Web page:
Caption: An Ukrainian Military Forces serviceman faces a long row of tanks.
Written by Matt Guynn, Director of Organizing
On Earth Peace is a peace agency of the Church of the Brethren, a historic peace church, which has long stood against war and sought to heal or accompany those affected by it. As we watch the news from Ukraine, please spend time with the recent statement of the Church of the Brethren Mission and Ministry Board and use tips for talking with children about war provided by the Church of the Brethren Childrens’ Disaster Services. You can also support on-the-ground material relief efforts for Ukraine through donations to Brethren Disaster Ministries.
Protesting against war, conscientious objection, and offering hope and healing to victims and refugees are essential elements in the toolbox for responding to war. Yet as we continue deepening our understanding of nonviolence and positive peace, one can see that while they are significant, rejecting war and supporting refugees cannot contend with the roots and realities of war.
What are people committed to peace and nonviolence to do in a time of war? When is it not a time of war, somewhere? Many people live constantly under threat of violence, whether a “war” has been officially declared or not. In the United States, where systemic racism and systemic poverty affect all communities, the poor and people of color feel the stamp of violence and oppression, often at the hands of militarized police. In many places around the world, low-intensity conflict or open violence at the hands of the state are a constant presence.
For people who seek a faithful and effective response across the long term, being against war must translate into being against violence and injustice. Stopping the shooting is a positive good, but ceasefires don’t bring peace, because peace includes healing, justice, shalom, even reconciliation. Therefore being against war and violence must translate into active participation in both challenging violence and building peace. What might that look like?
When he was assassinated 54 years ago on April 4, 1968, Martin Luther King, Jr., and his colleagues were organizing a Poor People’s Campaign which brought together communities across lines of race, class, and culture to demand significant economic shifts including a guaranteed basic income and changes to the housing market. Dr. King described this rising movement as a “nonviolent army” dedicated to developing nonviolent action skills that would permit them to pressure Congress for previously unimagined changes to the U.S. economic and political system. This would not be easy. He wrote, “I intended to show that nonviolence will be effective, but not until it has achieved the massive dimensions, the disciplined planning, and the intense commitments of a sustained, direct-action movement of civil disobedience on the national scale.”*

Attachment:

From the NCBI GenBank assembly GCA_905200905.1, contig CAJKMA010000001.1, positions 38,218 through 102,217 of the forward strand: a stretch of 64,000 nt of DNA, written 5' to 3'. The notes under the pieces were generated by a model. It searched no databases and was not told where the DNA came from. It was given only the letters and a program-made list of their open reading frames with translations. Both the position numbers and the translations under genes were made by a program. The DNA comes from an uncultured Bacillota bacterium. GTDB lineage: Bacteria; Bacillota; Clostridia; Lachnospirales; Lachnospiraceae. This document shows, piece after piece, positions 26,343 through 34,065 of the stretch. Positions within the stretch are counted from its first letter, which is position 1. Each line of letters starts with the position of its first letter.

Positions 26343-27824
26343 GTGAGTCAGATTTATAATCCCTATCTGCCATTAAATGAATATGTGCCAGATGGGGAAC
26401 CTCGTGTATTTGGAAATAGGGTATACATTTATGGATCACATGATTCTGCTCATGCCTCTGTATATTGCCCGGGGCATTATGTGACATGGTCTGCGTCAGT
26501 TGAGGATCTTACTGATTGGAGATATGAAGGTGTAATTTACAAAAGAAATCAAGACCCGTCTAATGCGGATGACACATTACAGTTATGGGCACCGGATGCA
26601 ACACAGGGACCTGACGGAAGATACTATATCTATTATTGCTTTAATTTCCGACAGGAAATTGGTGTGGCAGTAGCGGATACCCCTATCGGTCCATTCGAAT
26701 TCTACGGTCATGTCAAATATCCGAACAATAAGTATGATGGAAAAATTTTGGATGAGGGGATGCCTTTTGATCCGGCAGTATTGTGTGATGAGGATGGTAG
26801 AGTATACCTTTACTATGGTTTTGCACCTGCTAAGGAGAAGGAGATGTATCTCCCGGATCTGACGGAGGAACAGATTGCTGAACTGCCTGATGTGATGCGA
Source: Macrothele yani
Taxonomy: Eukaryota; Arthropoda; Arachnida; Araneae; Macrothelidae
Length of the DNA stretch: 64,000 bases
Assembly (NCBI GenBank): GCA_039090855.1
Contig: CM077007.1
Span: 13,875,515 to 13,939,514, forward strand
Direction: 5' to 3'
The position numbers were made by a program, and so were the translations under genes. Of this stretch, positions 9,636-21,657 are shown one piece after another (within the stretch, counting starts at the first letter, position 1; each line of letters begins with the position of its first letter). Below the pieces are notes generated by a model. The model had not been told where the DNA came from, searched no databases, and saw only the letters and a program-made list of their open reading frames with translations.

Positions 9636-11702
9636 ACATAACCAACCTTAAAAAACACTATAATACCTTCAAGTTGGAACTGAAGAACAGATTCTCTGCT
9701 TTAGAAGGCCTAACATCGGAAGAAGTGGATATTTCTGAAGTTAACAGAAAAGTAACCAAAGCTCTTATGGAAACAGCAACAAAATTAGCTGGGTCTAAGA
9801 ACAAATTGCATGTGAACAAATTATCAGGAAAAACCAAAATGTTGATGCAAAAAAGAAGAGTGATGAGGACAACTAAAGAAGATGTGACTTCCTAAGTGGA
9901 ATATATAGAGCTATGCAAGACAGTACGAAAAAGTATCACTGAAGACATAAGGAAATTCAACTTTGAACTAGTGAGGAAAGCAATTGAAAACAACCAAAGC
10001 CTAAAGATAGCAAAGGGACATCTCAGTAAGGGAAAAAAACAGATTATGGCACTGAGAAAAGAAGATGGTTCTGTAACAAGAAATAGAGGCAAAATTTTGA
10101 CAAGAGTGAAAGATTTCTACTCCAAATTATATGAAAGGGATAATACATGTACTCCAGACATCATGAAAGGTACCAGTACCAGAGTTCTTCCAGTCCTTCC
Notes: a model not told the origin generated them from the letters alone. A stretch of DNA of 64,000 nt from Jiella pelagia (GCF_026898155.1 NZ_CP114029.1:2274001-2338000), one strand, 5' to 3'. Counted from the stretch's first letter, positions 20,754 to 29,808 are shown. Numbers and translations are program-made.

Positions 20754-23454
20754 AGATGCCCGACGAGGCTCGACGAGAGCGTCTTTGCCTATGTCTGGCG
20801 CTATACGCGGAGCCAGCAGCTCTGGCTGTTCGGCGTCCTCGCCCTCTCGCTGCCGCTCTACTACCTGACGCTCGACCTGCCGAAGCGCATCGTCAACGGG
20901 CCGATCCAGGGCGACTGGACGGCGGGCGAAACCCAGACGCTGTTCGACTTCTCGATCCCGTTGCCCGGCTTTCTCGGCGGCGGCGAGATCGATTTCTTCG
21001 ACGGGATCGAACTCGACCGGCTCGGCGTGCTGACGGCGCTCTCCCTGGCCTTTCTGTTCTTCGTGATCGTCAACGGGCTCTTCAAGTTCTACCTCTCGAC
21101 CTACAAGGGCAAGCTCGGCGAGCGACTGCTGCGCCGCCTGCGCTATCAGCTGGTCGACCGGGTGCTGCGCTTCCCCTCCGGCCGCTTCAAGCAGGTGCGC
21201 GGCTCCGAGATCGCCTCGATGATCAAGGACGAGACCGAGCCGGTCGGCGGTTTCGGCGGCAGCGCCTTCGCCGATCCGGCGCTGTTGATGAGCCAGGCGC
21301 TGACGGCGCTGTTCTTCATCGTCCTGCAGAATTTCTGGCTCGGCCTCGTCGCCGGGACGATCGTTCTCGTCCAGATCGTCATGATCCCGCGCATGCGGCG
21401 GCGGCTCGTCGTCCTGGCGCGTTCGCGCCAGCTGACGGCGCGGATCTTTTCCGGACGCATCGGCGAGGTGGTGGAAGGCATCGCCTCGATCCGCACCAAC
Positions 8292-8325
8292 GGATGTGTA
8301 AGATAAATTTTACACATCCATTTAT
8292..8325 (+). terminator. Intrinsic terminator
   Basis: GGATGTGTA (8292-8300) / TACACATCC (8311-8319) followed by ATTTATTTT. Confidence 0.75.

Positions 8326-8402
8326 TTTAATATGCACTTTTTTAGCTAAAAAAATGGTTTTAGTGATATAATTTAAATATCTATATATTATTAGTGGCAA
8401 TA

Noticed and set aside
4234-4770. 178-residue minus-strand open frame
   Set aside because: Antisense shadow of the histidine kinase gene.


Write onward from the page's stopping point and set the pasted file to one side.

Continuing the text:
What is the equivalent of this massive effective demonstration of nonviolence, for those who are concerned about war? King asked and answered, “Can a nonviolent, direct-action movement find application on the international level, to confront economic and political problems? I believe it can.” He sketched out options for sanctions and economic withdrawal, some elements of which we are seeing implemented this month against Russia by nations and corporations, and described international movements working in coalition, operating outside governmental frameworks.
All who are against war and violence today are invited to imagine and build the capacity to do something beyond protesting and sending donations after a conflict starts. Living out Dr. King’s vision could prompt us to build an international web of disciplined nonviolence practitioners, programs, participants -- an “army,” if you will use King’s words-- enacting nonviolent initiatives for safety, justice, dignity, peace. Such a nonviolent army, with local initiatives linked in international solidarity, would have roles and jobs for all ages and all abilities - healers, cooks, helpers, researchers, interveners. Some but not all would be ready to lay down their lives to nonviolently defend others, as members of Community Peacemaker Teams prepare to do when readying themselves to accompany and intervene in violent conflict. What if there were 25,000 people ready to risk by nonviolently intervening in a potential war zone, or 500 in your city or region? What if there were nonviolent interveners and process helpers in every neighborhood following the vision of the Detroit Safety Team?
Dr. King concludes, “...We have hardly begun to build the skills and strategy, or even the commitment, to planetize our movement for social justice.” If you would like to explore all this further, including scheduling an OEP nonviolence training for your community, please be in touch!
*All quotes are from Martin Luther King, Jr., “Nonviolence and Social Change,” in The Trumpet of Conscience (1968).